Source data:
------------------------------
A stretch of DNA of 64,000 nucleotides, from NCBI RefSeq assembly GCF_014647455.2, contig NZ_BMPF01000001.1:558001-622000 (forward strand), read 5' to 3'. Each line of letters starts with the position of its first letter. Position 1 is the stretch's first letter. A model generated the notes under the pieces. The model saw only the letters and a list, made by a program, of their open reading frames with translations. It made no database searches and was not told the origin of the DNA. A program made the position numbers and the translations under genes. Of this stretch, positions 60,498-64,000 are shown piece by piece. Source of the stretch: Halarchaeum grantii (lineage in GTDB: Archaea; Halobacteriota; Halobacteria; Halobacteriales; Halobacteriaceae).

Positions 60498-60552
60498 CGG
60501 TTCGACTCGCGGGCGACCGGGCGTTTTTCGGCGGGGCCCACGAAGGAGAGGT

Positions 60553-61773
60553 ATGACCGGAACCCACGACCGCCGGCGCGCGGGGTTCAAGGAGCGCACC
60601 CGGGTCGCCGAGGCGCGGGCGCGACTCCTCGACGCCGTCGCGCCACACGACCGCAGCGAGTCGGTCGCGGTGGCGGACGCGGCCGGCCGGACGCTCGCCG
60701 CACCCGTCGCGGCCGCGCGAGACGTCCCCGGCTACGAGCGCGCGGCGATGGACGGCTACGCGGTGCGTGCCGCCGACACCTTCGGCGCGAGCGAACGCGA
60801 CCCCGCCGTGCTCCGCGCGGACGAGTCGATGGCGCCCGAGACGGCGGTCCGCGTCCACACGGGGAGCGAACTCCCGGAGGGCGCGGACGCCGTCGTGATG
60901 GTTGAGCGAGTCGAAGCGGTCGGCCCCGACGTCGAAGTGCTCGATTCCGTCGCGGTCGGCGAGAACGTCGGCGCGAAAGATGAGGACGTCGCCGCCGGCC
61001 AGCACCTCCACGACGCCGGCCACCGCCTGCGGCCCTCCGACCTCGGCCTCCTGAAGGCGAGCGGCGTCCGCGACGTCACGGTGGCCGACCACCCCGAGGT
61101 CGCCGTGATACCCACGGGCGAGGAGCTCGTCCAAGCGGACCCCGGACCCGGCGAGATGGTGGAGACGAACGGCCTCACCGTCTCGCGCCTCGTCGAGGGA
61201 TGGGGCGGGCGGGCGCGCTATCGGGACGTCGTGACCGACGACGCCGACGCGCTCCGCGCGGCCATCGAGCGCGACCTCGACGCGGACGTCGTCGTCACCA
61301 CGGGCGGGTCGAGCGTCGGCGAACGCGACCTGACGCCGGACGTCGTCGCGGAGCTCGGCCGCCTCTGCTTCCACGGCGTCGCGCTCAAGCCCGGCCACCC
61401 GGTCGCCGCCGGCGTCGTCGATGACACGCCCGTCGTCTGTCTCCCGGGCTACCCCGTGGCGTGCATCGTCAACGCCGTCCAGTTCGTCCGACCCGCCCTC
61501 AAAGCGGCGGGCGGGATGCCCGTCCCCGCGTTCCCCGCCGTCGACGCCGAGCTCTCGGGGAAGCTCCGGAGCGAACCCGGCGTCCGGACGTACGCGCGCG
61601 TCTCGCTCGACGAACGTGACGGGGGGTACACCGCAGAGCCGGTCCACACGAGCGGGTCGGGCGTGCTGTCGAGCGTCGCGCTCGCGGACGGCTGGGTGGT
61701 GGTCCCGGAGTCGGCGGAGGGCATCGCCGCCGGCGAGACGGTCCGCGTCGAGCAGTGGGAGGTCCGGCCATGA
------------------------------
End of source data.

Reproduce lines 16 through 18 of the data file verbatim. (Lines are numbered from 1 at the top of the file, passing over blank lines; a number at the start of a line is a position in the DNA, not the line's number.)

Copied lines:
61501 AAAGCGGCGGGCGGGATGCCCGTCCCCGCGTTCCCCGCCGTCGACGCCGAGCTCTCGGGGAAGCTCCGGAGCGAACCCGGCGTCCGGACGTACGCGCGCG
61601 TCTCGCTCGACGAACGTGACGGGGGGTACACCGCAGAGCCGGTCCACACGAGCGGGTCGGGCGTGCTGTCGAGCGTCGCGCTCGCGGACGGCTGGGTGGT
61701 GGTCCCGGAGTCGGCGGAGGGCATCGCCGCCGGCGAGACGGTCCGCGTCGAGCAGTGGGAGGTCCGGCCATGA